The overshirt had humble beginnings as rugged workwear within a military or hunting context; worn untucked, it functioned as a light jacket or a layer under a coat. These origins give it a pleasing practicality and robust, unfussy qualities that chime with the current trend for menswear with a looser, less formal silhouette, whether worn over jogging bottoms or pleated casual trousers, or under a less structured jacket.
Nigel Cabourn has made a speciality of revisiting uniform and workwear-inspired menswear, and overshirts are a forte: “I wear this kind of shirt pretty much every day as it looks so cool worn as a jacket over a T-shirt.” His new line Lybro has a heavy, dark navy wool overshirt (£299) with red tack details, cotton twill pocket flaps and metal buttons inspired partly by 1930s uniforms of US Navy chief petty officers and partly by American hunting shirts.
More military-influenced style can be found at Garbstore, where a navy Flight Jacket (£320) in woven cotton from Vancet Mills in Japan comes with snap-fastened patch pockets. And Parisian brand Maison Kitsuné’s wool/viscose check quilted overshirt (£435) with velvet trim is inspired by 1930s pilots’ base layers.
Stone Island has always majored in overshirts. This season’s military-style Old Effect design (£215) in brushed cotton canvas is garment-dyed for an aged look, while its zipped mustard-green overshirt (£265) in a nylon jersey-backed fabric with an iridescent metallic sheen demonstrates the label’s impressive fabric technology.
More first-class kit can be found at Milan-based Sealup, where the hunting-inspired Mac Sestac overshirt (€1,290), named after one of the company’s particularly charismatic sales agents, comes in water-repellent baby camel hair with goosedown-filled padding and suede piping. But for cool-looking back-to-basics overshirts, you can’t beat Albam’s chunky corduroy version (£159) or APC’s deep indigo-dyed denim overshirt (£180) pared right back to jean-style metal poppers and with a pocket top-stitched in orange thread. Albam also does a crisp indigo sailcloth shirt (£179) with a slightly nautical drawstring bottom.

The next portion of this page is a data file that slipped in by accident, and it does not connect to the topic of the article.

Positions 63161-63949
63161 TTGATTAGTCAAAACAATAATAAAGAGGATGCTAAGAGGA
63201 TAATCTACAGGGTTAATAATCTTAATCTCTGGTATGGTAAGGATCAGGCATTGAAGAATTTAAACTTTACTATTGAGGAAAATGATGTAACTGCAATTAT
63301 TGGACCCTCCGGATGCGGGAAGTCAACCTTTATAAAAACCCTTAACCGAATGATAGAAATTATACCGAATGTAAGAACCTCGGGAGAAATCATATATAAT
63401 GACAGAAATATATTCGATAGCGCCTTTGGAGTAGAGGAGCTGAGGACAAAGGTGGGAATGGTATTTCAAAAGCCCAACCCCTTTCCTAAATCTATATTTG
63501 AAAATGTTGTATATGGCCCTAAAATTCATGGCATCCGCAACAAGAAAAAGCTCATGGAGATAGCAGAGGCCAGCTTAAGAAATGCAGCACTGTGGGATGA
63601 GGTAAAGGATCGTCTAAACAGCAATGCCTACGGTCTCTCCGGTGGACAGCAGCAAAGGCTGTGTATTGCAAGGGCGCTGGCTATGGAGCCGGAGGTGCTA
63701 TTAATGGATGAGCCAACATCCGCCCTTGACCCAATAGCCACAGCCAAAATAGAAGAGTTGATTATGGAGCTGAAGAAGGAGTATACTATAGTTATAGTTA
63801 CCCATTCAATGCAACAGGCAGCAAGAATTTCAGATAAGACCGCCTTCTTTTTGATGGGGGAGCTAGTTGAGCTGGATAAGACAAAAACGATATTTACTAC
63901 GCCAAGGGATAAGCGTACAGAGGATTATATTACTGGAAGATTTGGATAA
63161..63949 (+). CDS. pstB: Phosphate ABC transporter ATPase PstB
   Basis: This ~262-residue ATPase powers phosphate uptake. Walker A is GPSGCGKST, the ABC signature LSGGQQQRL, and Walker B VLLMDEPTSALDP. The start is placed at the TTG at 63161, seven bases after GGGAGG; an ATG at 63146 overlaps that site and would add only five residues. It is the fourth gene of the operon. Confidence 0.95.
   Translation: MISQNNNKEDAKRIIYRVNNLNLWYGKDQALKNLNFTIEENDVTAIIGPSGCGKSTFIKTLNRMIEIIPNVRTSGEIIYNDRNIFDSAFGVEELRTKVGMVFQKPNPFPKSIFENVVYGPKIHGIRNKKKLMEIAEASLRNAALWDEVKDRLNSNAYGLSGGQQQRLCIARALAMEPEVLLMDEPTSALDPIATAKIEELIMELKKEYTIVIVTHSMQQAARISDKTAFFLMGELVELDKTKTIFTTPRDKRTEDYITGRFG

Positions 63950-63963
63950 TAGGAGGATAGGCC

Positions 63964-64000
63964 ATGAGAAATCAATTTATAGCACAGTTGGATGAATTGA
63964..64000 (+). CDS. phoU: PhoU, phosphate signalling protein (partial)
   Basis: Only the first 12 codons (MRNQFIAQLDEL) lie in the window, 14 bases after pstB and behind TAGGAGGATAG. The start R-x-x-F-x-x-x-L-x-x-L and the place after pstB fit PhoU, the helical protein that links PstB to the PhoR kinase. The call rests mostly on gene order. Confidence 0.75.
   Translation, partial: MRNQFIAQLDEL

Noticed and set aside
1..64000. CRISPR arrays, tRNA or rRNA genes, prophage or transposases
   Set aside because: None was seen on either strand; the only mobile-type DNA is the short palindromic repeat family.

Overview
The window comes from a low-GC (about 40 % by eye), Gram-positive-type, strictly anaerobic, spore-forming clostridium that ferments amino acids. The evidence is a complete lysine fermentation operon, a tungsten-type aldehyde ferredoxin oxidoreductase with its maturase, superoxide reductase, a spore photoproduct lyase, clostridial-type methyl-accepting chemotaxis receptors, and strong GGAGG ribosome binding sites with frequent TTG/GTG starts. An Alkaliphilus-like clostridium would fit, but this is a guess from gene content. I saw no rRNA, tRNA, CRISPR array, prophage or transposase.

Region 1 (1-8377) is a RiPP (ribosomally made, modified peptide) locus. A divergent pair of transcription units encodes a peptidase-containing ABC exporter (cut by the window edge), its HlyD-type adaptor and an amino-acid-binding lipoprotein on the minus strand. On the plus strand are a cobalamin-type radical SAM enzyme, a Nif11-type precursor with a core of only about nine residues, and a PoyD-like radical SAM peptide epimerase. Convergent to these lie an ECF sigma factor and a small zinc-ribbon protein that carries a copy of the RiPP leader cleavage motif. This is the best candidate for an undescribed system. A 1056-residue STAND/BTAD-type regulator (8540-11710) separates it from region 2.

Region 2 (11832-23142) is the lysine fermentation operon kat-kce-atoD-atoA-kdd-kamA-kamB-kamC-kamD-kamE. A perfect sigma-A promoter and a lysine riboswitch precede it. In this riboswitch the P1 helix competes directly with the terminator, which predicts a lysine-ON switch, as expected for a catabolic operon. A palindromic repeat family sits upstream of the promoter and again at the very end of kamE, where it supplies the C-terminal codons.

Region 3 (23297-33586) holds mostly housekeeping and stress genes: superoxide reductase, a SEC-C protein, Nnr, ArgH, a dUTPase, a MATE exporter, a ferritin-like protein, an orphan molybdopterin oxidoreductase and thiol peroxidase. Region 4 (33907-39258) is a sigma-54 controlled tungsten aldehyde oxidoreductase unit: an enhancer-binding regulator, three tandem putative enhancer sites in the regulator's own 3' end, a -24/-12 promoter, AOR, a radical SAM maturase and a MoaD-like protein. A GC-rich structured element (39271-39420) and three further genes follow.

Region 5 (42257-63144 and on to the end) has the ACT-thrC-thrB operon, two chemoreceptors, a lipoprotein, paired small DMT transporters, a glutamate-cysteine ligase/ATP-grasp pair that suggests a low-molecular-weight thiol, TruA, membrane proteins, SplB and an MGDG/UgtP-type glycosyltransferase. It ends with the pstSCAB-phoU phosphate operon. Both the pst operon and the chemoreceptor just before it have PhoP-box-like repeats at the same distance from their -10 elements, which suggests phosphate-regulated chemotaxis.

Classic workwear style is equally impressive at the Private White VC label. The Workshop overshirt (£250) in cotton twill has no visible buttons as it originates from a design worn by car mechanics who needed clothes that wouldn’t scratch car bodywork. The Manchester brand also makes the Piccadilly Shacket (£295) – as the name suggests, a shirt/jacket hybrid in a variety of colours in cotton with a lovely wool flannel half-lining. There’s also an unlined version (£239) in mélange charcoal wool with French seams and removable British-made butcher’s buttons.
Other designers channel American Western-style workwear. Brunello Cucinelli, for example, has a thick, grey cashmere overshirt (£1,540) with an angular yoke at the front and back, patch pockets and popper fastenings, perfect for relaxed weekend layering. Paul & Joe’s Oxford cotton chambray overshirt (£220), with handmade beaded Native American Indian motifs such as running horses and eagles, has taken direct inspiration from 19th-century embroidered ceremonial vests. And the patched cinnamon suede Criss overshirt (£375) from Nudie Jeans has a distinctive 1970s style that looks super with worn blue denim. The suede is soft and supple, while the seaming gives it substance.
For a relaxed weekend-away feel, I love the seductively earthy clothing made by Inis Meáin. The label takes its name from one of the three Aran Islands off the west coast of Ireland, where its small factory creates the brand’s yarns and textiles. Overshirts are thick, tactile affairs in natural hues such as peaty multicheck wool flannel shirts (£200), as well as in olive, grey and purple. A slubby textured version (£186) comes in grey and deep-blue Donegal tweed.